Some folks can’t do it. The toughest part, apparently, is that a week of silence demands hours alone with oneself and some find they don’t like the company. Try it. For just one day, switch everything off and shut up. Let your mind flow. Ponder why it’s so hard or marvel at your personal mystery tour as your brain rewires itself.

There’s work left for me to do. I still slip up and don’t shut up when asked my opinion of an emotionally controversial matter or when happily amid friends. Ron James learned to make a living by harnessing his bucking bronco thoughts. Speaking, writing, and even singing torrents of words have similarly enabled me to ply my trade and pursue my passions. I get the irony of saying this through a blog post shot-gunned into the universe, but I’m getting better at silence.

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Loyalty Tarnished, Tested, and True

Abraham Lincoln knew there would be a war and wanted America’s best officer to lead his army. He wanted Robert E. Lee. Lee was offered the post but demurred. He packed up his family, left his beloved Arlington, on a Virginia hillside overlooking Washington D.C., and rode south to offer himself to the newly formed Confederate States of America. He had decided that although he despised slavery, the issue that spurred the founding of the Confederacy in the first place, and that he had sworn an oath to the United States, his loyalty lay more with his state than his country. Lee’s decision should give us pause.

Loyalty is perhaps an old fashioned and certainly a tarnished concept. Consider that Liverpool soccer player Mario Balotelli was just awarded a six-figure Loyalty Bonus to remain with his team for the rest of the season. It is interesting because he is being paid £80,000 a week and is in the middle of his contract. Loyalty Bonuses are becoming increasingly common in professional sport.

Customer loyalty is big business. Ten years ago, a ground-breaking study done by Earl Sasser, of the Harvard Business School, determined that acquiring new customers cost a great deal but is worth the effort and expense if followed by strategies to keep them. Sasser concluded that if only 5% of new customers stay customers – remain loyal – then net profits can increase from 25% to an astounding 95%. His conclusions led to waves of ploys to win customer loyalty. They became more intense with the growth of e-commerce. His conclusions were proven valid when company after company reported the value of swallowing early losses for the long-term profits of loyal online customers.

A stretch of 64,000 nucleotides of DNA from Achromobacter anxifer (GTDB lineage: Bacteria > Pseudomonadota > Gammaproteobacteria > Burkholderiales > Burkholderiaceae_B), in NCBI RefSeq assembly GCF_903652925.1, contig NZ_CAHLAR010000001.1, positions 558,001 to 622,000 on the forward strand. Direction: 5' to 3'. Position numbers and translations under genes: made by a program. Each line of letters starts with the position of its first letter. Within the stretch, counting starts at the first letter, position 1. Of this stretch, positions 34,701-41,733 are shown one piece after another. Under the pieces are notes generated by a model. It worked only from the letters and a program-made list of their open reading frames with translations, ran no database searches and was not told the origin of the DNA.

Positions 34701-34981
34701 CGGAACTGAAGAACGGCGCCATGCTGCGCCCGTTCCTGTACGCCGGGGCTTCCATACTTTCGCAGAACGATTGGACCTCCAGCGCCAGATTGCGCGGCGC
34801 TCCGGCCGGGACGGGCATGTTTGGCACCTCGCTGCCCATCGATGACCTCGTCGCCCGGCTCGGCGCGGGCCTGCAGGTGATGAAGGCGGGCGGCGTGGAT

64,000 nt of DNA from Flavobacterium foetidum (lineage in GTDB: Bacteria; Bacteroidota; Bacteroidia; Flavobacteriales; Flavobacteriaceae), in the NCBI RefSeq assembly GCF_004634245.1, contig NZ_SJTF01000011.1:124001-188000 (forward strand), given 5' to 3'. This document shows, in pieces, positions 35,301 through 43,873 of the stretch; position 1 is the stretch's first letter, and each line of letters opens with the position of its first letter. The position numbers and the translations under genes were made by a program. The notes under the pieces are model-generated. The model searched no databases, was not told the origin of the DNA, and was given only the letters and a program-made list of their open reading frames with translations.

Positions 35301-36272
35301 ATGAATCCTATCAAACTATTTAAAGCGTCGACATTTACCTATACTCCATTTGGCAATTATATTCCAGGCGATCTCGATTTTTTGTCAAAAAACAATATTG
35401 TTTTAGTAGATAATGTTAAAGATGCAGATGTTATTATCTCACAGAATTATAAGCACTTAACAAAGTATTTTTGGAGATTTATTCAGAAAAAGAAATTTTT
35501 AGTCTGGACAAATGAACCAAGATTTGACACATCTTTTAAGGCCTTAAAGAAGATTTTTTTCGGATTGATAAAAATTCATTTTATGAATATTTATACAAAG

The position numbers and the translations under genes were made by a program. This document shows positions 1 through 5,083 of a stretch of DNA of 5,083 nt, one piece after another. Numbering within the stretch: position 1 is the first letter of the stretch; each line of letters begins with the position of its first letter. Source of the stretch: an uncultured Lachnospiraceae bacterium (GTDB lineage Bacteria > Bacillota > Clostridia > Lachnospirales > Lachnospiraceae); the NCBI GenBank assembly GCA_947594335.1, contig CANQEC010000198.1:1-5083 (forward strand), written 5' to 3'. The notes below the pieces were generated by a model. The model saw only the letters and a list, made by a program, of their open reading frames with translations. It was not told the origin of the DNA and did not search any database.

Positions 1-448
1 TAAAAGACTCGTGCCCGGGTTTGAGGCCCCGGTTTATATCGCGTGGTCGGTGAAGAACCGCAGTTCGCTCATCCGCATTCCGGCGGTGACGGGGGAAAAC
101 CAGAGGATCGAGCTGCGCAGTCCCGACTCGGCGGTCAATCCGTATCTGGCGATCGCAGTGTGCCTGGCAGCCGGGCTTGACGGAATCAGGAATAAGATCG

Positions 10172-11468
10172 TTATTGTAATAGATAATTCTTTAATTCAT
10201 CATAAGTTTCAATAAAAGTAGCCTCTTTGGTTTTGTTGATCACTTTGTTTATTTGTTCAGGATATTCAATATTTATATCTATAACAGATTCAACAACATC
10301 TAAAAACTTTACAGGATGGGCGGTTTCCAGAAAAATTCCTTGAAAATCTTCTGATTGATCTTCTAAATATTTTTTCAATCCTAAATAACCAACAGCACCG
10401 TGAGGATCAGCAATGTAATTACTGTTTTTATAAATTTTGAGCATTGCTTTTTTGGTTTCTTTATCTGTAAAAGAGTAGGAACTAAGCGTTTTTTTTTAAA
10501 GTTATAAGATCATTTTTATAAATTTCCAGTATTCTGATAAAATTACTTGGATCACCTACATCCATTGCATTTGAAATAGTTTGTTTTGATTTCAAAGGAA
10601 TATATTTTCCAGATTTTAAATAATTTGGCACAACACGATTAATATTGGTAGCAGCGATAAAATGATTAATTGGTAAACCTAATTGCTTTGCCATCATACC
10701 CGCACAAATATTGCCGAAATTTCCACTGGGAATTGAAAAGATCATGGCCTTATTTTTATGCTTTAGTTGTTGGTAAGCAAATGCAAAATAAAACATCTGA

Schools know Sasser. I graduated from McMaster University a long time ago and they have been sending me magazines, letters, push-page newsletters, and emails ever since. In a moment of generosity, or soft surrender, I once sent them a $100 cheque to help with a library renovation project – a piddling amount, but no matter. They upped their game and sent me mountains of appeals and even phone calls from earnest young folks who always start by encouraging me to reminisce and end with a request for money. They’ve spent way more than I gave them!

All colleges, universities, and private schools are part of the Sasser game. They all have Sasser loyalty departments flimsily disguised as alumni affairs, constituent relations, parent councils, trustee boards, or whatever other euphemisms they contrive. Good on them.

Loyalty

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My grandfather was loyal to the steel plant in which he worked for 42 years and it was loyal to him. Those days of reciprocal loyalty appear to be over. In just about any workplace, be it an office, factory, or school, Robert E. Lee’s conundrum of divided loyalty is played out every day. What happens when a decision tests a CEO’s loyalty to the Board to which she reports, those she employs, customers she serves, and shareholder’s dividends? Can she muster the ethical fortitude to take a stand on where her loyalty should rest? What happens to middle managers when a CEO’s decisions violate established policies or threaten an organization’s values, culture, and customer loyalty? Will their loyalty rest with the leader or company? Will they summon the courage to fight for right or demonstrate character and walk away?